The Dallas Cowboys are without their All-Pro right guard as Zack Martin has not reported to training camp. You have to go back to 2018 when the veteran guard was absent from team activities and refused to participate in OTA’s amidst another contract holdout situation. Martin had just one year left on his rookie deal (the fifth-year option the team exercised), but he wanted long-term security. Ultimately, he got what he wanted as he signed a new six-year contract worth $84 million just 18 days after the holdout began. It made Martin the top-paid guard in the NFL.
Fast forward five years and here we are again. This time, instead of long-term security, Martin wants adequate compensation. Over time, the going rate of top guard play has increased while his salary has remained relatively the same. Martin has been the team’s most stalwart contributor in the trenches over the last nine seasons and has shown no signs of slowing down, so, understandably, he wants to be paid accordingly. Yet here we are. The Cowboys are without one of their top players and Martin continues to rack up fines to the tune of $50,000 per missed practice.
How will all of this end, and when should we expect that to happen?
The resolution could come sooner than expected as both sides have a lot to lose should a Martin-less Cowboys team continue into the regular season. On the surface, both seem to be holding their breath pretty long. Cowboys owner Jerry Jones talks a big game and to his credit, the front office has been able to get most of what they want when the rubber meets the road. He may come across as insensitive or even outright jaded at times when he so bluntly expresses his feelings to the media, but the reality is that he is trying to preserve as many financial resources as he can so they can continue to afford other talents so the roster stays competitive. Talent that includes enough cap resources to cover the costs of moves like Brandin Cooks and Stephon Gilmore and extensions like Donovan Wilson and Malik Hooker. These are moves most of the fan base applauds, but they wouldn’t be possible if the front office wasn’t so careful with how they spread out the money.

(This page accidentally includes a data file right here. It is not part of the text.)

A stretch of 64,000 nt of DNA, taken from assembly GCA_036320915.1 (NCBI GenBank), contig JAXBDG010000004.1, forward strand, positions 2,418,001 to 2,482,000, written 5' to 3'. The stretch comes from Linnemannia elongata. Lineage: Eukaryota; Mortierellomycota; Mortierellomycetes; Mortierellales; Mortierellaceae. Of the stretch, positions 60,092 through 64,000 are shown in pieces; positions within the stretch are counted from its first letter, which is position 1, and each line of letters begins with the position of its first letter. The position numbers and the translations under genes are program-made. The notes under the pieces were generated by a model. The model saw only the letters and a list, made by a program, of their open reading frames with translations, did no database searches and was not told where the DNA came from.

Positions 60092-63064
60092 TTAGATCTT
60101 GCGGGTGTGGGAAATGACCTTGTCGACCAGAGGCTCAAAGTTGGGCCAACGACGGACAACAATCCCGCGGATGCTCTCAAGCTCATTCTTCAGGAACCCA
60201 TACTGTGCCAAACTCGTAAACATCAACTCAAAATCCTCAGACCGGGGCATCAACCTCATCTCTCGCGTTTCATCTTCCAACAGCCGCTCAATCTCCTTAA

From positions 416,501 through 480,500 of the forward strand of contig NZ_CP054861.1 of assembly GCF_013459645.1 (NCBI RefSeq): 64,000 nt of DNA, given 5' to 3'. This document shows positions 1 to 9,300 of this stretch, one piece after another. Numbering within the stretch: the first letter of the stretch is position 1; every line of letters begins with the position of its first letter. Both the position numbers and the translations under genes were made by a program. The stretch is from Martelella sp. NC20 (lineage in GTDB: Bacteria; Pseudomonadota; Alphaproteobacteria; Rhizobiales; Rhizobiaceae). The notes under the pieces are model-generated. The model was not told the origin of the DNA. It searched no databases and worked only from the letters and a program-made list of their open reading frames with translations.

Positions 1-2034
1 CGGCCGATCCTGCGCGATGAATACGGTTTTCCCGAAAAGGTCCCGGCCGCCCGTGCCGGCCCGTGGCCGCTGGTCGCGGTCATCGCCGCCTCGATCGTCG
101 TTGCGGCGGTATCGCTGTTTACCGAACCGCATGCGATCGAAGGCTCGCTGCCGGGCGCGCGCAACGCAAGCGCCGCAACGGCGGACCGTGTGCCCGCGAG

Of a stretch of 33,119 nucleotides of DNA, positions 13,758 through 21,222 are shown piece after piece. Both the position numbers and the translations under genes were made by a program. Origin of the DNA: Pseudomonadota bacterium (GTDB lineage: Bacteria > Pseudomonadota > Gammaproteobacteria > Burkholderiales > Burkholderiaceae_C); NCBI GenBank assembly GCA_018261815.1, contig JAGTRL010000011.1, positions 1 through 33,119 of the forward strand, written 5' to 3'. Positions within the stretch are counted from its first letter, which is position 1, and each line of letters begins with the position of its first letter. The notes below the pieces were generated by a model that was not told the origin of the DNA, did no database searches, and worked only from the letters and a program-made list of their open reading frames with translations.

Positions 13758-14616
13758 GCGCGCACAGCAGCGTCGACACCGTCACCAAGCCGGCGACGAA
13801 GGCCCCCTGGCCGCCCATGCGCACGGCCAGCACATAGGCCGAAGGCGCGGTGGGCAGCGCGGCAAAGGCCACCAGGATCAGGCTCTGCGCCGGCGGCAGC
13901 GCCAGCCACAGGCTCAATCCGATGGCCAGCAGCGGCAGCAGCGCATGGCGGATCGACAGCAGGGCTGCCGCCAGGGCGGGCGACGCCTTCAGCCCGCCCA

For Martin, this is the right time for him to take a stand. He’s still playing at a high level so his stock price is high right now. He’ll also be 33 years old come November and the likeliness of him to continue such high-level play is only going to get harder going forward. This is his time to cash in on his services.
But for him to expect the Cowboys to just open up their pocketbook and offer up a pay raise while still having two more years left on his contract means he needs to give the team a reason to make a deal and that reason should include tacking on a couple more years to his current deal. Adding two more years worth $20 million per season would change his average annual salary from $14 million (over two years) to $17 million (over four years). A move like this solves the problem. Martin gets more compensation and the Cowboys get a quality producer for even longer. It’s a win-win.
While the thought of not having Martin in camp is unsettling, this is and never has been anything that warrants great concern. A resolution is going to happen, it’s just a matter of what the financial details end up being and when new ink is spilled. In the meantime, the Cowboys will continue to use this as an opportunity to give other guys a chance and evaluate players like Josh Ball, Matt Farniok, and UDFA rookie T.J. Bass. Eventually, Martin will return to the field with a slightly fatter wallet and a longer commitment to the team, and all of this will seem like a whole lot of nothing.